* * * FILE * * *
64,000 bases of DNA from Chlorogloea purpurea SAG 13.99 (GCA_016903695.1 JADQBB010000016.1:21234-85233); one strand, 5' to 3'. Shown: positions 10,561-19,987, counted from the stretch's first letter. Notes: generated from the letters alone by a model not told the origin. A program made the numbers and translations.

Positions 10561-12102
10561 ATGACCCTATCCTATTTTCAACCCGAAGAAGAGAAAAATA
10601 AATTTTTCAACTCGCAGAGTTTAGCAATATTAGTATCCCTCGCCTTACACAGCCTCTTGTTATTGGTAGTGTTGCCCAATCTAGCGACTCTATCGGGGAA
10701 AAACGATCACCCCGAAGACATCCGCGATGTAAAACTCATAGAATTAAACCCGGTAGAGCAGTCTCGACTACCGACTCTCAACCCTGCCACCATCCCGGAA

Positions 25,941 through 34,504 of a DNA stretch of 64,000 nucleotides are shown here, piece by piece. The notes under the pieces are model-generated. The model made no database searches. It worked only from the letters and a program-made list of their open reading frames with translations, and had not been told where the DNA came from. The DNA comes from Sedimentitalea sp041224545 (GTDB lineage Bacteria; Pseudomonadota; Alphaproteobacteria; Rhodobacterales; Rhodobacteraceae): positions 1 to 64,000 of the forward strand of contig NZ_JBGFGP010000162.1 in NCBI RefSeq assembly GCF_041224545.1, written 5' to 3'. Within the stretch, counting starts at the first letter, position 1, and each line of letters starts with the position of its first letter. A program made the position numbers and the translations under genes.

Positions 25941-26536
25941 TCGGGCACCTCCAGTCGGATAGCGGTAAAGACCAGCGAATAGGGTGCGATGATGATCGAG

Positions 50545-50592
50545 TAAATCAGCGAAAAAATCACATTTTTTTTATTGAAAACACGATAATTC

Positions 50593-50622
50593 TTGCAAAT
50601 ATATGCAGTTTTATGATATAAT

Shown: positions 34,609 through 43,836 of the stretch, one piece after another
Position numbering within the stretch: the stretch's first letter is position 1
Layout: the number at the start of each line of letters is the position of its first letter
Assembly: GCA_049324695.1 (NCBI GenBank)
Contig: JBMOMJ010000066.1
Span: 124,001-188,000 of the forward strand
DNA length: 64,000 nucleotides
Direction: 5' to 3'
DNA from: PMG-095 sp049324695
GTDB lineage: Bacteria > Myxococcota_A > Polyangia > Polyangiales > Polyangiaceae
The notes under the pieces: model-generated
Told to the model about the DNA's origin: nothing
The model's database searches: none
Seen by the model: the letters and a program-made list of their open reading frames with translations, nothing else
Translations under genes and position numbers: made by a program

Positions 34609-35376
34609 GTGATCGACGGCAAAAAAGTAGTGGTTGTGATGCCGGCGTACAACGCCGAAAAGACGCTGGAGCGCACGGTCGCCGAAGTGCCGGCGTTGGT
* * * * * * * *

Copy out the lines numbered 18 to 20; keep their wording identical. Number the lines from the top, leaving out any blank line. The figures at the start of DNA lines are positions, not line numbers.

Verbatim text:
Contig: JBMOMJ010000066.1
Span: 124,001-188,000 of the forward strand
DNA length: 64,000 nucleotides